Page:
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The Iranian Yalda and the Fateful Choice of Light Over Darkness

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Just a few days ago was the longest night of the year. Another way of looking at is that this was night in which the tide of darkness began to turn back in favor of light. Bunched around this time are so many ancient holidays of lights and candles, of which Hanukkah and Christmas are but two. Ancient rabbinic tradition suggests that the purpose of the small light at night is to teach that it takes only the light of one individual candle to illuminate the darkness of an entire room -- or the world.

Peering at small lights at night, meditating on them, also has another interesting impact. It makes the blinding light of the morning sun feel almost miraculous. Indeed, many of the pre-monotheistic nighttime celebrations of light at this time of year are actually celebrations of the birth of light, and particularly sunlight. There is an inescapable reality to the absolute attachment of all of terrestrial life to our sun. We are racing through time and space with this glorious little star that is a small light in the dark of an endless universe, every bit as tiny, lonely, noble and courageous as a small candle in the dark.

This year Hanukkah coincided with Yalda, a major Iranian holiday going back thousands of years, well before Islam and Christianity. Yalda is celebrated by all the religious and ethnic groups of Iran, and, shockingly, the Islamic Republic of Iran, which places the word "Islamic" on just about everything, has allowed this holiday to be considered official, a national treasure of the country. Unlike in Saudi Arabia, where everything from a Christmas tree to Sufi Muslim holy sites and graves are repressed, at best, here in Iran, the West's enemy No. 1, a universal holiday of light has been allowed to persist. This is due to its massive popularity, and to the fact that throughout Iran the people made it clear that they would tolerate no removal of such a beloved experience.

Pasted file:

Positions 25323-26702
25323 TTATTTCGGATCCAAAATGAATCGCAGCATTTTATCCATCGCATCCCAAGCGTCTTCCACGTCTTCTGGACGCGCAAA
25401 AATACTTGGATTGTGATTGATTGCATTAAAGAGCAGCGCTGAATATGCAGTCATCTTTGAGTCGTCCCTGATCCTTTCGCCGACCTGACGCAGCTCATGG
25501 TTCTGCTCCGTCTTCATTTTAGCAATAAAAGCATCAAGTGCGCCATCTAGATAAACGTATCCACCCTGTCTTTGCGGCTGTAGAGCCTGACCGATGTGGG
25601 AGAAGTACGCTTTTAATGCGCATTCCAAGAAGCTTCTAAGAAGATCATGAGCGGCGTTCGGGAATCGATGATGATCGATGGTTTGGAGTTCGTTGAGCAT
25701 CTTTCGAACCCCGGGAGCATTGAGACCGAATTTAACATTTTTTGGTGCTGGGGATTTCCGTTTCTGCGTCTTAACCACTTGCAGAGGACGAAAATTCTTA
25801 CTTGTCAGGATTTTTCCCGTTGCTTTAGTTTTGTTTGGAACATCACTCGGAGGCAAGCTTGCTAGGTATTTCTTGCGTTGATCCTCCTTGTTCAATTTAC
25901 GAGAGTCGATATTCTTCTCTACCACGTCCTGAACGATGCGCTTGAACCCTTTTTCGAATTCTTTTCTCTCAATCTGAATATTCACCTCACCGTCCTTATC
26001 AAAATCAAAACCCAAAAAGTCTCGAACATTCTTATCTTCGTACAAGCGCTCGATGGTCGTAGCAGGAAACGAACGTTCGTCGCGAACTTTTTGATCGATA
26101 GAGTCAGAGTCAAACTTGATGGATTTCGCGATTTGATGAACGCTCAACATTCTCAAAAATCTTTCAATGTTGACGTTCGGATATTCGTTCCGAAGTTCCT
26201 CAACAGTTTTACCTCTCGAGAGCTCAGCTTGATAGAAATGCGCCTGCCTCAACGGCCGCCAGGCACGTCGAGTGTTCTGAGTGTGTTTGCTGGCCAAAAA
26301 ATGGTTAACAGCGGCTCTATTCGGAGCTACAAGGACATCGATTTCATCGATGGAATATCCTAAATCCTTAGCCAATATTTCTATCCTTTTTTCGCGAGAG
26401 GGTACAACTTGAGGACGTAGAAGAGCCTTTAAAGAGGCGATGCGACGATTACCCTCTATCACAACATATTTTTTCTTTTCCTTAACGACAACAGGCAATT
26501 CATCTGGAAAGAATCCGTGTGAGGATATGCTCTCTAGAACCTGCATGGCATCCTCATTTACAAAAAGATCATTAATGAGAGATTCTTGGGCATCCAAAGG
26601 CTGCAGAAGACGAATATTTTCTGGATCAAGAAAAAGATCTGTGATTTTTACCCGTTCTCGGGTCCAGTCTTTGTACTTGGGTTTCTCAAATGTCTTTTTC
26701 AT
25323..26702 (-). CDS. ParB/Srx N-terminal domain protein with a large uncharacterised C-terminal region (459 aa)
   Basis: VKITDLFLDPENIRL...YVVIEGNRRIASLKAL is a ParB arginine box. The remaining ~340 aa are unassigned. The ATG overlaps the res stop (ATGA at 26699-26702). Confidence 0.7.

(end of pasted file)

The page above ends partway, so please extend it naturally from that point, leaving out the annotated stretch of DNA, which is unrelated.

Yalda celebrates rebirth in the midst of winter's death, the victory of light over darkness, a victory on the very day in the calendar when at last light will once again begin a steady gain on darkness. There are bonfires, there are symbolic meals celebrating special dried and fresh fruits, there is great music and dance, there are special lights, of course, and there is family celebration. It is as beloved as Christmas, only universally celebrated by many ethnic and religious groups.

Yalda is a Syriac word meaning "birth," but yalda is the Hebrew biblical name for daughter, dating back to at least a thousand B.C.E. The Hebrew ho'lid is "gave birth." The later Aramaic word for the first appearance of the new moon is molad, the exact moment when the new moon appears, but literally, the birth every month of the new moon. This is precise moment that has been announced every month in traditional Jewish synagogues for thousands of years, and that is why every traditional Jew has grown up with the words resonating in his ears, "And the molad this month is..."

The more we delve into what connects us all on this planet, the more eerie it gets and the more absurd the pervasive extinction of war becomes. Imagine an exchange of chemical weapons between Iran and Israel -- a distinctly possible result of the downward spiral of confrontations right now. Imagine this breaking out on Yalda and Hanukkah, while masses of families are gathered to celebrate the victory of the forces of light over darkness -- in both places -- even as their weapons systems destroy all those thousands of innocent families. This is the obscenity of war.

When will the intimate cultural, even mystical, ties of the Middle and Near East translate into real relationships that emerge victorious over the darkness of political, military and economic cannibalism? This is an open question that will only be answered by the future, a future that is being born every day inside the choices we each make to hide behind dubious military shields, or to engage in the arduous work of people-to-people relations, the only true source of an illuminated and enlightened world.